Shipyard Workers Looking at Long Furloughs
If sequestration goes into effect on March 1, thousands of union employees will begin several weeks of furloughs and the future of the USS Miami repair project will be in doubt.
Depending on what Congress ultimately chooses to do regarding sequestration, several thousand Portsmouth Naval Shipyard jobs hang in the balance.
Paul O'Connor, president of the Metal Trades Council at the shipyard which includes 2,500 union members, more than one-third of the shipyard's 6,500 work force, knows one thing that will definitely happen.
"We will have furloughs for 22 weeks, one day a week," said O'Connor. He added the furloughs will amount to the loss of a full month's pay for the union's members. He also said layoffs are a very real possibility if Congress doesn't come up with a solution for sequestration before the 22 weeks of furloughs ends.
Even more worrisome to O'Connor is that the shipyard's ability to service the Navy's Los Angeles class and Virginia class nuclear submarines will also suffer. He said the furloughs amount to a 20 percent cut in overall production during what would be a five-month period. O'Connor said the USS Miami repair project, which is a little more than half funded at about $250 million, could also become another casualty of sequestration because the remaining $200 million would not be appropriated. The USS Miami was heavily damaged by fire in May 2012.
Earlier this month, a U.S. Navy directive for shipyards to cut 10 percent of their expenses in fiscal year 2013 in anticipation of the mandated $1.2 trillion in sequestration cuts could put 3,000 shipyard jobs in jeopardy at all four of te Navy's shipyards, including 1,121 temporary jobs. The sequestration cuts are scheduled to go into effect on March 1, which means federal lawmakers have less than two more weeks to act.
On Thursday, shipyard officials were unable to say how many jobs would be cut if additional Department of Defense cuts go into effect. Shipyard public affairs officer Danna Eddy referred all inquiries to the U.S. Navy Chief of Information desk in Washington, D.C., and they did not return phone calls last week.
Meanwhile, U.S. Sens. Jeanne Shaheen, D-NH, and Susan Collins, R-Maine, continue to work with their Senate colleagues to craft a solution to stop the potential hemorrhaging of jobs. They recently urged the Senate leadership to come up with a new balanced, bipartisan deficit reduction solution.
In their letter to Senate leaders Harry Reid, D-Nev., and Mitch McConnell, R-Ky., Shaheen and Collins wrote that if the Senate fails to come up with a new deficit reduction plan that will head off $1.2 trillion in future sequestration cuts, this “would have severe ramifications for many critical defense facilities, including our own Portsmouth Naval Shipyard.”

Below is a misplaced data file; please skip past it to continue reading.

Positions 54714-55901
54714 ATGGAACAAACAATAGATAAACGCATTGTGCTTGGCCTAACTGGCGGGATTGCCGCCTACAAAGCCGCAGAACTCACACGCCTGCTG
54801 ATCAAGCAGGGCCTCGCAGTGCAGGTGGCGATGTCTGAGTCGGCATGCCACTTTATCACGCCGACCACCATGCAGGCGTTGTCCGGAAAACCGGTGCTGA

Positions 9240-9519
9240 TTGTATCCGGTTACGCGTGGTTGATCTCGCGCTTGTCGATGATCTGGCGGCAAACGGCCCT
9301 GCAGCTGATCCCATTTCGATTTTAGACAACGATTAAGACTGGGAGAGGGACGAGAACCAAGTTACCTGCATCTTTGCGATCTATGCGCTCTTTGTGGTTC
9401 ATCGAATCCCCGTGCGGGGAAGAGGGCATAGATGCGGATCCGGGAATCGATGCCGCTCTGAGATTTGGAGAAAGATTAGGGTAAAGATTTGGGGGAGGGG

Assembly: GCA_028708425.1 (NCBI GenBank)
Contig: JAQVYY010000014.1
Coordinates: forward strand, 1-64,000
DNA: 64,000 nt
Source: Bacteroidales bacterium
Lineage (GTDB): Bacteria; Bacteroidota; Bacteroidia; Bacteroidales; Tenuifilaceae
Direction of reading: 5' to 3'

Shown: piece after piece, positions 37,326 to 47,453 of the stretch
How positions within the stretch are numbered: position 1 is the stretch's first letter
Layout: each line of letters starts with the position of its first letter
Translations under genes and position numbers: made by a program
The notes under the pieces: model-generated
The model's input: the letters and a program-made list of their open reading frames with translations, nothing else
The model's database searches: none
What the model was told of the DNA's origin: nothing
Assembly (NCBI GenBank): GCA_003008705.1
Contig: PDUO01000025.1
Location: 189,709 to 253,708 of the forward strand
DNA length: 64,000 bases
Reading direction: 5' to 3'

On Friday, Shaheen reaffirmed her promise to do everything she can to try and avert sequestration.
"We are starting to see the very real and negative consequences of Congressional inaction on our national security and our economy alike as businesses across the nation begin to prepare for automatic budget cuts under sequestration," said Shaheen in a prepared statement. "This is especially true at the Portsmouth Naval Shipyard, where the uncertainty surrounding sequestration is already straining our national security operations. I am committed to seeking pragmatic, bipartisan solutions to avoid the devastating impact of these cuts."
U.S. Sen. Kelly Ayotte, R-NH, has also filed legislation designed to alleviate the defense spending cuts. According to Liz Johnson, who serves as Ayotte's press secretary, Ayotte reintroduced the Down Payment to Protect National Security Act of 2013.
If approved, the legislation would pay for one year of defense and non-defense sequestration by requiring a reduction in the federal workforce through attrition and a pay freeze for Members of Congress, according to Johnson.
"We’re already feeling the effects of sequestration in New Hampshire, where the Portsmouth Naval Shipyard and our defense suppliers are bracing for these cuts," said Ayotte in a prepared statement. "We can prevent the first year of sequestration without raising taxes."
O'Connor said he is not optimistic that Congress will be able to avert sequestration because there is so little time left. "I have no confidence that somehow Congress will somehow start working together."
"The most frustrating thing about sequestration is that it was totally manufactured by Congress," O'Connor added.
Do you think members of the New Hampshire and Maine Congressional delegations can come up with a way to prevent Portsmouth Naval Shipyard jobs from being lost to sequestration by March 1?